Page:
Facebook loses adverts from General Motors

Facebook logo Facebook has 900 million users but its income stream is small in comparison to its size

Related Stories

US car giant General Motors (GM) has said it will stop advertising on Facebook, days ahead of the social networking site's share flotation.

GM does not believe paid-for advertising on Facebook influences many people's choice of car.

Analysts said it raised questions about Facebook's ability to lift profits.

Despite this, Facebook's first issue of shares is proving so popular that on Tuesday it increased the price range for the stock.

It raised the price range from $28-$35 a share to $34-$38, potentially putting the firm's total value above $100bn (£62.2bn).

The Reuters news agency also reported that demand was so high that the company would release up to 25% more shares, allowing it to raise about $16bn.

Trading in the shares is expected to begin on Friday.

The eight-year-old social network has 900 million users worldwide and made a profit of $1bn last year.

Risk

GM, the third-largest advertiser in the US, is the highest-profile company to pronounce on the worth of advertising on social networking sites compared with conventional media.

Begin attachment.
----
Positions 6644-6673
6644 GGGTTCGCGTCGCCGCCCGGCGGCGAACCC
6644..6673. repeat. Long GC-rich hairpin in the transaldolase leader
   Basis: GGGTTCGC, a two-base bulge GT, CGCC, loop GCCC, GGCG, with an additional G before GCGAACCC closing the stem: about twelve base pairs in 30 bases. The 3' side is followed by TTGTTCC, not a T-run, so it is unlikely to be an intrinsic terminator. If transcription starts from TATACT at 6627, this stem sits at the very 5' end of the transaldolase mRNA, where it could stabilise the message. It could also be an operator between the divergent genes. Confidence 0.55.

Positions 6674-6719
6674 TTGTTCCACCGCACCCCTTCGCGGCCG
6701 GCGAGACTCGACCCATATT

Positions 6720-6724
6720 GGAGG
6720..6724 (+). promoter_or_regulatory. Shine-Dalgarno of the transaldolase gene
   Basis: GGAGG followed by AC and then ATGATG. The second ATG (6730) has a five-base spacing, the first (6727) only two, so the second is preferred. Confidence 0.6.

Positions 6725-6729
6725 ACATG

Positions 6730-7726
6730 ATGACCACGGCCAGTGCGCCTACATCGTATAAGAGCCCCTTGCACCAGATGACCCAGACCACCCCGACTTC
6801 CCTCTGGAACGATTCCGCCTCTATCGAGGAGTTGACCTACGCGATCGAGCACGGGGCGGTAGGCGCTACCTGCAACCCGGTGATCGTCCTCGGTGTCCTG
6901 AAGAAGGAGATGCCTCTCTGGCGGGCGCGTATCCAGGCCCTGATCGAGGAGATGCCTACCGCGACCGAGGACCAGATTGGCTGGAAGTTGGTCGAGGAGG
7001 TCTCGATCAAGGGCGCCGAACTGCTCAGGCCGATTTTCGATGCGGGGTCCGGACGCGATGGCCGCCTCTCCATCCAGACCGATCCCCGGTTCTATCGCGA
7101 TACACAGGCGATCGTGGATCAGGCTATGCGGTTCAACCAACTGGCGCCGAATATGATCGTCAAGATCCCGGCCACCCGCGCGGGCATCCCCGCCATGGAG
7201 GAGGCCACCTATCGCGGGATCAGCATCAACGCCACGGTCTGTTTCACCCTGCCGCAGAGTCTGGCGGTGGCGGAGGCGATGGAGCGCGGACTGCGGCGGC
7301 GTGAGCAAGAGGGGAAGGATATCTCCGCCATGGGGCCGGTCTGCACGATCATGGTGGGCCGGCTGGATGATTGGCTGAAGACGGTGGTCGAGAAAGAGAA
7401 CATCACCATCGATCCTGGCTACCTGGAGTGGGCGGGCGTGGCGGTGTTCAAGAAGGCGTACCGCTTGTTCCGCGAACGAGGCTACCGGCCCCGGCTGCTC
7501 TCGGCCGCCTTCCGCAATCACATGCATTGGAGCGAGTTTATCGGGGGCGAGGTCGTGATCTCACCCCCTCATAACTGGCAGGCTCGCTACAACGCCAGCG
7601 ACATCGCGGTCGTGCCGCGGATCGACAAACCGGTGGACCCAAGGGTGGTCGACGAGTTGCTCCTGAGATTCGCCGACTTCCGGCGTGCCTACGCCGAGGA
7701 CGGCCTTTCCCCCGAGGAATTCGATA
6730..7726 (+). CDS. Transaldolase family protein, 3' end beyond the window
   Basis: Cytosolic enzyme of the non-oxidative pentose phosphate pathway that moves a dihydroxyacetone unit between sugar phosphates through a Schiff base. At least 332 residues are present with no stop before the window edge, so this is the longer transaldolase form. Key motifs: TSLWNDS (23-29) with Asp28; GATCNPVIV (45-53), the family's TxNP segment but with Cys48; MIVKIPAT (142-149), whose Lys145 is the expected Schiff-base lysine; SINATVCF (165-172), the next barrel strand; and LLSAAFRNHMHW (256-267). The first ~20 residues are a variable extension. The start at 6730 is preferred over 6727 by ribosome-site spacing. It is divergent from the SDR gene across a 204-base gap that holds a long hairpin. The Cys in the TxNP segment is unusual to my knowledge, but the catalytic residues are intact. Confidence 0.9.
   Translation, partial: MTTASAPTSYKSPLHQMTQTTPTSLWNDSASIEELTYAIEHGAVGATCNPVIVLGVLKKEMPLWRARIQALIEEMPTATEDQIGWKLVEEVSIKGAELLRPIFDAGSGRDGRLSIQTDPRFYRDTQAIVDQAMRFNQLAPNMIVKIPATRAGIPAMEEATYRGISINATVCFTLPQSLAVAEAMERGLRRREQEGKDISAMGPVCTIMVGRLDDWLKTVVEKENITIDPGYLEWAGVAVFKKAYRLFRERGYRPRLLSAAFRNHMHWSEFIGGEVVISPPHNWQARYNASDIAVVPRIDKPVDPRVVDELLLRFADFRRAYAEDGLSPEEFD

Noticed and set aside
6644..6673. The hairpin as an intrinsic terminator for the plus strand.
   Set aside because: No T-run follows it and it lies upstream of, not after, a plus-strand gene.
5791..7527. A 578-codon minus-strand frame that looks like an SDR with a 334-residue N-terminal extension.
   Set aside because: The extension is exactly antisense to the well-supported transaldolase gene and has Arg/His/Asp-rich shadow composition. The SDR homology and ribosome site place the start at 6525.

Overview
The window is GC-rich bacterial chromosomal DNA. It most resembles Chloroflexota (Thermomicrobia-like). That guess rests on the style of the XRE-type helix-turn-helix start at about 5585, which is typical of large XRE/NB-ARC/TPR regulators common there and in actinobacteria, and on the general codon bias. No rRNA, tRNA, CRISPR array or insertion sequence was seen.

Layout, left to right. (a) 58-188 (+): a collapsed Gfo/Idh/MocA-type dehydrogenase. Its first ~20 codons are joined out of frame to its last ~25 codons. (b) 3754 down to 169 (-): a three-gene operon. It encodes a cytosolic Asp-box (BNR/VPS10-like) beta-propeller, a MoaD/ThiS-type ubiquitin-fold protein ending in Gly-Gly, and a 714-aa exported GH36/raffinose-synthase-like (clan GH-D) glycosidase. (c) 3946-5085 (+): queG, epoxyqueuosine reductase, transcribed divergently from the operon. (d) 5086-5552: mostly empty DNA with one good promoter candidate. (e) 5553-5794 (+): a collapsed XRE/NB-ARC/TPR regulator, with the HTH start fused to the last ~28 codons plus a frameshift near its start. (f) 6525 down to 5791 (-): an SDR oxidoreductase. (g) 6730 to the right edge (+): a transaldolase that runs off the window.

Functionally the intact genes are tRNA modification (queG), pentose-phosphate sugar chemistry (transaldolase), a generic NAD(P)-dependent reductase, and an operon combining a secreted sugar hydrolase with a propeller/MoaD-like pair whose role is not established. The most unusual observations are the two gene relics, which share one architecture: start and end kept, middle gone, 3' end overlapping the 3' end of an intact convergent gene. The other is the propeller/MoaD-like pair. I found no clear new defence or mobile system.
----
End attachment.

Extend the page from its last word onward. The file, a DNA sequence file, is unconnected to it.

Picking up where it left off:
While it is dropping paid-for advertising, it will continue with its own Facebook page.

"In terms of Facebook specifically, while we currently do not plan to continue with advertising, we remain committed to an aggressive content strategy through all of our products and brands, as it continues to be a very effective tool for engaging with our customers," GM said in a statement.

However, rival Ford will continue its social media strategy. A spokesman said: "You just can't buy your way into Facebook. You need to have a credible presence and be doing innovative things."

Brian Wieser, internet and media analyst at Pivotal Research Group, said GM's move intensified questions about site's business plan.

"This does highlight what we are arguing is the riskiness of the overall Facebook business model," he said.

More on This Story

Related Stories

The BBC is not responsible for the content of external Internet sites

More Business stories

RSS

Features & Analysis

Elsewhere on the BBC

  • ClockMore for less?

    Could spending less time in the office make you perform more efficiently?

Programmes

  • A factory in JapanThe Travel Show Watch

    Factory infatuation – why Japan’s industrial compounds are drawing large crowds at night

BBC © 2014 The BBC is not responsible for the content of external sites. Read more.

This page is best viewed in an up-to-date web browser with style sheets (CSS) enabled. While you will be able to view the content of this page in your current browser, you will not be able to get the full visual experience. Please consider upgrading your browser software or enabling style sheets (CSS) if you are able to do so.